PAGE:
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How Dems plan to counter GOP's message during RNC convention

'Inside Politics' forecast: Clinton's counter-convention
'Inside Politics' forecast: Clinton's counter-convention

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'Inside Politics' forecast: Clinton's counter-convention 03:21

Story highlights

  • Republicans who want to stay away from Trump aren't staying away from convention
  • Groups that don't much care for Trump are trying to defend GOP's House and Senate majorities

Cleveland (CNN)A question about whether the GOP ticket is ready for what comes after Cleveland, the candidates' competing views on media relations, and Indiana intrigue that has nothing to do with Donald Trump's new No. 2: It's all a part of the "Inside Politics" forecast.

1) Democrats plan to counter Trump's Cleveland message

It is now a convention staple: The opposing party sends in a team to give its take -- or spin -- on the other guy's big event. In Cleveland, that means the Clinton campaign will be looking to get some attention during Donald Trump's four-day coronation.
Clinton's counter-convention programming
Clinton's counter-convention programming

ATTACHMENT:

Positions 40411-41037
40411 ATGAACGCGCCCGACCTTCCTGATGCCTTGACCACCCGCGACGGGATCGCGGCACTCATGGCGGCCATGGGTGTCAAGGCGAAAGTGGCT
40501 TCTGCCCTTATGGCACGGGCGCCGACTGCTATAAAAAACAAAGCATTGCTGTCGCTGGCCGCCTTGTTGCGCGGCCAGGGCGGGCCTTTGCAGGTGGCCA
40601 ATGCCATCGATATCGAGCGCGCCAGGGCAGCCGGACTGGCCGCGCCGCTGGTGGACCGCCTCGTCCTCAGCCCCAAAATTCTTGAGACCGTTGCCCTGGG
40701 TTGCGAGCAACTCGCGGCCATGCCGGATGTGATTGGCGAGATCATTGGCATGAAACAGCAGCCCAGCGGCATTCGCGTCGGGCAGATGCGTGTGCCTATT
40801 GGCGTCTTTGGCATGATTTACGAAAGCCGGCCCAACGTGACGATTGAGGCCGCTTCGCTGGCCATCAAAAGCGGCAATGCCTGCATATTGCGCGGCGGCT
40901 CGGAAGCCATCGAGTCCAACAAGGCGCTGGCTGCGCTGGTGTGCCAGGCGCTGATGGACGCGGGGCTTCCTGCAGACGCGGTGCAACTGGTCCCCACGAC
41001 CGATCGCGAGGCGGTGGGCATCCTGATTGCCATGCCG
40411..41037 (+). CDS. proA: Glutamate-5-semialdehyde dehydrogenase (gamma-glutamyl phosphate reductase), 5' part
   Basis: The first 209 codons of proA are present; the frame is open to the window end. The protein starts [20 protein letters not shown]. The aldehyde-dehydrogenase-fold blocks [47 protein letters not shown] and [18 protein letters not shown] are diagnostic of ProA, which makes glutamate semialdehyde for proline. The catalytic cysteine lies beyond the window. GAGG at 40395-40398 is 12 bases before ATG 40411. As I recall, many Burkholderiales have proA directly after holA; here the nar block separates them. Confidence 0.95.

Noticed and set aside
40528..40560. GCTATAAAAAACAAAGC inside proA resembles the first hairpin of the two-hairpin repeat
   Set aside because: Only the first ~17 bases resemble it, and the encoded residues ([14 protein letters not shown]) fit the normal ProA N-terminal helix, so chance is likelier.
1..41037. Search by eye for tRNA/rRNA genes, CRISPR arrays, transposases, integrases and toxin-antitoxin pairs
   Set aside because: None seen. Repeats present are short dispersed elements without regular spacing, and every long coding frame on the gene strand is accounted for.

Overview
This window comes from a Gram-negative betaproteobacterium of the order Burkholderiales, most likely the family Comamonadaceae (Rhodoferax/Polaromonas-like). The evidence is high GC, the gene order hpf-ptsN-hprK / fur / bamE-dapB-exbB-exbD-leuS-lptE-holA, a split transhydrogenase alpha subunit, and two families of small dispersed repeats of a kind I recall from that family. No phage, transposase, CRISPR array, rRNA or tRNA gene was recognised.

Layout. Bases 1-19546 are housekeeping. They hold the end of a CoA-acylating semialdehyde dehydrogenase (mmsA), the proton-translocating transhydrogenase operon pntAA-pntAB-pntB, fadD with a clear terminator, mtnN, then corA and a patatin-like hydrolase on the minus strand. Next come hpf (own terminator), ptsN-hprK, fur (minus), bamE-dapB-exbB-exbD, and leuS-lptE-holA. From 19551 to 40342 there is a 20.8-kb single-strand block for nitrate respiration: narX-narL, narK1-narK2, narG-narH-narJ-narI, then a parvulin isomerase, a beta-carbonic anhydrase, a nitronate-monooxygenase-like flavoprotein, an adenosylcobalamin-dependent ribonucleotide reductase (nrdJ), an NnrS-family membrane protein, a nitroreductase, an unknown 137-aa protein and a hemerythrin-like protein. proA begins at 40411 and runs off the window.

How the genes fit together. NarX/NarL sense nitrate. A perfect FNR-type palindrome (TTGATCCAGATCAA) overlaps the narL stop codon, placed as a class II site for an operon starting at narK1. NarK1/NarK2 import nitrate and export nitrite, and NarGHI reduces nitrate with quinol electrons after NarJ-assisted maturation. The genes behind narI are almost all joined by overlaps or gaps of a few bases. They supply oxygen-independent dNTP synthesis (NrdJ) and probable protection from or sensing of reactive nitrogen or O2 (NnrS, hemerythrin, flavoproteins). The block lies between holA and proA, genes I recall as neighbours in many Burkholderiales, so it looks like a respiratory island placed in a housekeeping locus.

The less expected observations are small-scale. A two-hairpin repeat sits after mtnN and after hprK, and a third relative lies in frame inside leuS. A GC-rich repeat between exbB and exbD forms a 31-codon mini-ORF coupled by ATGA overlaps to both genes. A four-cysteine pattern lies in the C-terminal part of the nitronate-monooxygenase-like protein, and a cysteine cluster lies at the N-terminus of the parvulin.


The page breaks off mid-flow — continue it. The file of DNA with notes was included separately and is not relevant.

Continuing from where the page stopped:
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Clinton's counter-convention programming 00:38
Jonathan Martin of The New York Times shared reporting on the players, and themes, that the Democrats are hoping will get them into the media mix this week.
"They'll be running with the theme of better than this, and they're going to have a host of surrogates including Al Franken, the funny man-turned-senator. Poking fun at Republicans and serious, too, they're going to launch a big effort this week to register voters. The goal being 3 million new voters this week and hoping to use what folks are seeing on stage to fire up liberal voters back home."

2) Avoiding Trump doesn't necessarily mean avoiding Cleveland

There is a long list of Republican luminaries and candidates who are anywhere but Cleveland this week because they view Trump as toxic and a drag on the GOP brand.
But some Trump critics are coming to the convention city -- not to make peace with the candidate but in search of the millions they say they need to help down-ballot Republicans through this unpredictable climate.
Many of the party's biggest donors and fund-raisers will be in Cleveland, and Trump and the national GOP will hardly be the only entities asking them to pony up.
Sheldon Adelson is going to be here, for example, and getting time with the Nevada casino giant and GOP mega-donor is a top priority for Republican and GOP-friendly groups that don't much care for Trump but are trying to defend the party's House and Senate majorities.

3) After Cleveland comes the ground game -- but is Team Trump ready?

The conventions are a critical chapter in every presidential campaign -- the official turning of the page from primary season to the general election.
Trump's ground game scramble
Trump's ground game scramble

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Trump's ground game scramble 00:26